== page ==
Geospatial data gathering bears fruit

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Matthew Dovey examines the rise in academic geo-apps and the value of crowd sourcing in gathering data for research

‘The next web will be about space and time,’ said Marc Davis, Yahoo's social media guru in 2008 and, just three years later, we're seeing his prediction take firm hold. From counting horse chestnut trees to crime maps of London, the potential of geospatial tools, combined with the possibilities of crowdsourced data, has started to become clear.

2011 will be remembered as the year that academic geo-apps caught the imagination of the wider public. But should 2012 be the year we marry the excitement of these new tools with a commitment to training our researchers in the skills they need to use the data produced by the tools?

Geospatial information is now ubiquitous – three billion people have access to high-resolution satellite images, there are 400 million Google Earth users and $40 billion is spent each year on collecting geospatial information. Smartphones with built-in spatial location, giving easy access to online maps and apps, are owned by half the UK population. Across Europe, the INSPIRE directive is establishing a ‘spatial information infrastructure in Europe’ - the stitching to bind all the geodata from each of the EU's national mapping agencies – making data even more accessible and interoperable.

Geospatial tools and services are evolving in tandem with this take-up and some of the most exciting and innovative geo-apps are coming out of the higher education sector. JISC in the UK has funded a series of projects to increase the use of geospatial tools, infrastructure (data and services) and information for learners, teachers and researchers. These include GEMMA, from University College, London, which starts at first principles by creating an app to simplify the process of collecting, mapping, preserving, sharing and visualising geospatial datasets. Meanwhile, the Walking Through Time team at University of Edinburgh is developing an app that allows architectural historians, conservationists and tourists to download historical maps when standing in a specific location and then to annotate them.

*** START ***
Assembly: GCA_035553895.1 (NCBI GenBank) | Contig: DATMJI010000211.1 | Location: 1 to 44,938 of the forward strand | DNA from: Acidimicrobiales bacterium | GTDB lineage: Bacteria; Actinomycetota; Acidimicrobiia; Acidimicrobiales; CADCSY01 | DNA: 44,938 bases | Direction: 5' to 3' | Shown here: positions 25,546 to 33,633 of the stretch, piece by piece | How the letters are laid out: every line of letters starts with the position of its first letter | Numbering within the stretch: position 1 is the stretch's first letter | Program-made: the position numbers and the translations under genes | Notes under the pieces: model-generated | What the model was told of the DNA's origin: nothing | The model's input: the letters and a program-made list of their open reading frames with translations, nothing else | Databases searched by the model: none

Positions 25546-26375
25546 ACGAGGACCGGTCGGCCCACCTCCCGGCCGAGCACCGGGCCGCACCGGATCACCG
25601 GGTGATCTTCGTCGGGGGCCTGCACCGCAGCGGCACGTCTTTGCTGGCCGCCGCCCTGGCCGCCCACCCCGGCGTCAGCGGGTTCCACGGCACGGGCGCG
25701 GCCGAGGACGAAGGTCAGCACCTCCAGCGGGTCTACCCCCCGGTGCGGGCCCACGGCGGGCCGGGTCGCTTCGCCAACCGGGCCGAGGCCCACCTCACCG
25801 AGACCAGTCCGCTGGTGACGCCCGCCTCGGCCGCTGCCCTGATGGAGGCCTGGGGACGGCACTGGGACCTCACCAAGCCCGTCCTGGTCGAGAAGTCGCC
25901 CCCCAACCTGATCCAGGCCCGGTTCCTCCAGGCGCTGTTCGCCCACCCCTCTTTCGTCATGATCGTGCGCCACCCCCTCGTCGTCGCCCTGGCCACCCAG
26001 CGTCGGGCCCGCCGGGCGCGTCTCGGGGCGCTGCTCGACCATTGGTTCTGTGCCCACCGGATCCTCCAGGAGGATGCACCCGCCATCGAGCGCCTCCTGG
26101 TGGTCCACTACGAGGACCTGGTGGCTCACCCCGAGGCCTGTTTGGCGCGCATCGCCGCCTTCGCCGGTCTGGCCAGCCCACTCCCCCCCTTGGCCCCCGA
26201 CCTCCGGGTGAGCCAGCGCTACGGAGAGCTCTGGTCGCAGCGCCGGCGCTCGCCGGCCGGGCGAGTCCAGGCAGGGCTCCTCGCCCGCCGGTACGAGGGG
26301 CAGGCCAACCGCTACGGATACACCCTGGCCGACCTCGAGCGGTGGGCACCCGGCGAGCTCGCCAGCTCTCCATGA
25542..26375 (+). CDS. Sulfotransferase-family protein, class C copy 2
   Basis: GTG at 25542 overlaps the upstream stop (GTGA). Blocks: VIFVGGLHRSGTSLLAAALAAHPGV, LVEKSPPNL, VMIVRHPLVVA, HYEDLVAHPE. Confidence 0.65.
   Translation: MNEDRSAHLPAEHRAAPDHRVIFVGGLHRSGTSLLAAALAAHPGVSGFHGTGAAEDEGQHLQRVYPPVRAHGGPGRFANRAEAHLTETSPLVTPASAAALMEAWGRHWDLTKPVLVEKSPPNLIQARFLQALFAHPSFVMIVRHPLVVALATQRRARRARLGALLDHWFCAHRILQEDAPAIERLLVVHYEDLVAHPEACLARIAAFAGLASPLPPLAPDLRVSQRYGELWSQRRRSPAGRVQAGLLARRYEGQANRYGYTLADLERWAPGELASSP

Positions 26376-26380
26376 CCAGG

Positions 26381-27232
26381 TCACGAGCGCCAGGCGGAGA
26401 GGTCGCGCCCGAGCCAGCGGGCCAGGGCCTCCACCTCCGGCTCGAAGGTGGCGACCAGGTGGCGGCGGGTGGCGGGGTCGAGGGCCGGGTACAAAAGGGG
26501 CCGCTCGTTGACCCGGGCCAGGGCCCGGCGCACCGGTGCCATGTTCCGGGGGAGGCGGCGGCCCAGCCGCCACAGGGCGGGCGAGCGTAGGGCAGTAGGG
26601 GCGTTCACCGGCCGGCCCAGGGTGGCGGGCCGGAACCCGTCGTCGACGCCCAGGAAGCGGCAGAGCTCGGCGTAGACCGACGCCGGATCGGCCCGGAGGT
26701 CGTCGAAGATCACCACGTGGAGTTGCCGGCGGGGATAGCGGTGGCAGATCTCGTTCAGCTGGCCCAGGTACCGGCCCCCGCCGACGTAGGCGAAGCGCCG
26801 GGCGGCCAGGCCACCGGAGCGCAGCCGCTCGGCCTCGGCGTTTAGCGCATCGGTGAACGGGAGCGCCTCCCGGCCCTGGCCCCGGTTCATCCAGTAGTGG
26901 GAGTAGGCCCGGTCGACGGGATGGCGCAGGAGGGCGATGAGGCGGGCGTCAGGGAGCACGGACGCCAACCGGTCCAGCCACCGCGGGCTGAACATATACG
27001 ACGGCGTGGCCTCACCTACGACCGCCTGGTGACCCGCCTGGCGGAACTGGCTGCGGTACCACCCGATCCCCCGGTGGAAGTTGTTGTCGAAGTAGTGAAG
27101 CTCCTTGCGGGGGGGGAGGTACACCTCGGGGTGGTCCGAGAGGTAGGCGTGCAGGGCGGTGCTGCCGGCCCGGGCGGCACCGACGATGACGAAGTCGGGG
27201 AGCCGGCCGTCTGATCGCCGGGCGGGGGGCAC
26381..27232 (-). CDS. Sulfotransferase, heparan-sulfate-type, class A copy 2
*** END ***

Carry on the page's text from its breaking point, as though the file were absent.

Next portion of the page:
One of the key benefits to emerge from the rise of academic geo-apps this year has been the potential to engage the public in crowdsourcing data for researchers to then work on in the lab. Learners are the focus of the JISC-funded crowdsourced language app, Cloudbank, and GeoSciTeach. Meanwhile the hit of the year was the Leaf Watch project. It attracted mass media attention with its appealing mix of a fun app to photograph conker trees and the laudable aim of helping researchers to build up a picture of which areas of the UK are affected by a non-native moth threatening the nation's horse chestnut trees. 10,000 people downloaded the Leaf Watch app and thousands of records were submitted to the project.

In times of austerity, these kinds of initiatives can seem to offer golden opportunities to researchers. By using the power of the masses and technology, gathering data from a wide geographical range suddenly becomes possible.